Dicefolk Review – Adding some spice to your dice

Reviewed February 26, 2024 on PC




February 27, 2024


Good Shepherd Entertainment


Leap Game Studios

Dicefolk is a roguelike turn-based strategy game developed by LEAP Game Studios and published by Good Shepherd Games. In it, you play as a chimera summoner taking off on an adventure with your squad of monsters. The developing team behind Dicefolk previously worked on other projects, including the popular Tunche. The parallels between a game like Tunche and Dicefolk are very clear when it comes to both games’ visual style; both titles feature adorable 2D visuals that help create an inviting and colourful world.

Set in a world known as the Morning Reach, where an evil sorcerer named Salem has bewitched the world’s magical creatures – known as chimera – three hundred years prior, humans are working on ways to take back command over the chimeras for themselves. Enter dicefolk: magical summoners who have created magical dice that can make chimeras obey their commands. Using different sets of dice, chimera summoners can assemble a chimera squad – consisting of three different chimeras at a time – to venture out into the Morning Reach, take on enemy chimeras, and eventually take on Salem himself.

On the surface, Dicefolk has a lot of commonalities with the world of Pokémon: chimeras look very much like small monsters, and summoners can train them, teach them different skills, and use them in battle. Depending on the type of chimera, these monsters can have different types of attacks and abilities as well; chimeras of the nature type, for example, can entangle their enemies or put them to sleep, while reptile-type chimeras can have attacks that inflict poison damage to an opponent over time.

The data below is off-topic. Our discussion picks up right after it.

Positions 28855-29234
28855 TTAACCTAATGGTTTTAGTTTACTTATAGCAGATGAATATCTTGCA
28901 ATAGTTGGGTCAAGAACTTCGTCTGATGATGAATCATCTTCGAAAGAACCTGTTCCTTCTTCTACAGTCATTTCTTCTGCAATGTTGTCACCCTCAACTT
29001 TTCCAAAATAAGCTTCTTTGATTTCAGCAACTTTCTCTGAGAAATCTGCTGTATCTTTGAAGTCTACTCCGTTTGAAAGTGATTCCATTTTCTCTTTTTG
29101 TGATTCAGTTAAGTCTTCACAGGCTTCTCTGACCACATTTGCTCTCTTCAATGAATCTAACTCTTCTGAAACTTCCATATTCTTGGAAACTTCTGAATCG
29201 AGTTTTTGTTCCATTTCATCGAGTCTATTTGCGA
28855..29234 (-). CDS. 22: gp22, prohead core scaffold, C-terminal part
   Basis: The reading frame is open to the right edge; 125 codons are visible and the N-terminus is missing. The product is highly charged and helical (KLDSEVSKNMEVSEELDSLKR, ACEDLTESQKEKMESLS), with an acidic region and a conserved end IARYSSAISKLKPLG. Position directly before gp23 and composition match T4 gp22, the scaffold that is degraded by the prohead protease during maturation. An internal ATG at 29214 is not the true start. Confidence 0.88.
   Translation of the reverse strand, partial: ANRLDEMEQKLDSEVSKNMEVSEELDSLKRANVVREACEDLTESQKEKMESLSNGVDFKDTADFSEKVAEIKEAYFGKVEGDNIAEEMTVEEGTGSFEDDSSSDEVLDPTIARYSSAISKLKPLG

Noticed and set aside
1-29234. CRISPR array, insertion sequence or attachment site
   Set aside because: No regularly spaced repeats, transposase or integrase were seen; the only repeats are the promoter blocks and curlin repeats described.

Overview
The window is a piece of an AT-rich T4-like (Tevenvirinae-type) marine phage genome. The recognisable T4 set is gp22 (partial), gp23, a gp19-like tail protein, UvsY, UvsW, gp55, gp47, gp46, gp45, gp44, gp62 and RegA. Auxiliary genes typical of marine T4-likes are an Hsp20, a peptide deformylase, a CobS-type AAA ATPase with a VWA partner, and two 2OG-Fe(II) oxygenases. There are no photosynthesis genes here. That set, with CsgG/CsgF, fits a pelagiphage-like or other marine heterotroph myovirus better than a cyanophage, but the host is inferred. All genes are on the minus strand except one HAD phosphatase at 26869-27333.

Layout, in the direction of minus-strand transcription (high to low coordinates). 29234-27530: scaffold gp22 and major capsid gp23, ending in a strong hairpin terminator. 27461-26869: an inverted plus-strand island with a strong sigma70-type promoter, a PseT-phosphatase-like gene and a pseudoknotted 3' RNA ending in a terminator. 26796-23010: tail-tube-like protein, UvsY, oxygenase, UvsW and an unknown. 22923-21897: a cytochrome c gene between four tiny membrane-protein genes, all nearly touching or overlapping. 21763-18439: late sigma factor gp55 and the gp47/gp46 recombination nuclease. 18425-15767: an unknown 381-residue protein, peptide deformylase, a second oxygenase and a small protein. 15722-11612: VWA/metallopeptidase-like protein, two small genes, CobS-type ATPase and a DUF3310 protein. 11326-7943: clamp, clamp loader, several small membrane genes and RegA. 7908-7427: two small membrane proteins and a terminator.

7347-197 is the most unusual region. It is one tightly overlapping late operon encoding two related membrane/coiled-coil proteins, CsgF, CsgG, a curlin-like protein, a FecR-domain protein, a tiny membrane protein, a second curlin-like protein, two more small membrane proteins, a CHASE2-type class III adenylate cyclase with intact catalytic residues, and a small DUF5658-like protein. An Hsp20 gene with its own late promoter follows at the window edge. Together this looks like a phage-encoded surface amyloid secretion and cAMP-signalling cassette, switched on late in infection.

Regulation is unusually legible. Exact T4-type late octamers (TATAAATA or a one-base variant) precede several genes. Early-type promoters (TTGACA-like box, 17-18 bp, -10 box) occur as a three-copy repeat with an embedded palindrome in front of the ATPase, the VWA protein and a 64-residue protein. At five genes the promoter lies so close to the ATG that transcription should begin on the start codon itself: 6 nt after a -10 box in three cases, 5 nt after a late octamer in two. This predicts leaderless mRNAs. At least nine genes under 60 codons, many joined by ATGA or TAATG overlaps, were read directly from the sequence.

Practically, you start a Dicefolk run with a team of placeholder chimeras – usually three dolls imbued with magic that are used by chimera summoners to defend themselves in battle. As you progress through the game, however, you’ll encounter shrines: temples where you can summon new chimeras to add to your squad. The specific type of chimeras appearing at a shrine will depend on your talisman. When you first boot up a new game, you’ll have to choose one of four talismans: warrior, storm, wrath, or pain. Each talisman stands for a group of chimeras with specific abilities and characteristics. While warrior chimeras are focussed on brute power and impactful attacks, for example, storm chimeras are more focussed on intellectual skills, allowing them to build up attack damage over time.

Gameplay-wise, Dicefolk will have you traverse a procedurally generated map called a biome that consists of random events. Much like Slay the Spire or Monster Train, every map consists of several encounters you complete before tackling a boss fight. Once you’ve defeated a biome boss, you move on to another biome, which again corresponds with a specific map. Each event can either trigger a battle, lead you to a shop to buy upgrades for your chimeras, or give you an opportunity to recruit new chimeras and upgrade a chimera’s skills and abilities.

After each battle, you can pick up gold, equipment, or berries, which can be used to heal your chimera or increase their strength and health stats. Equipment functions much like held items in Pokémon. When a certain chimera holds specific equipment, it can trigger unique actions in battle or grant a chimera some passive perks. Examples include regenerating a small amount of health every turn or adding attack effects like poison damage.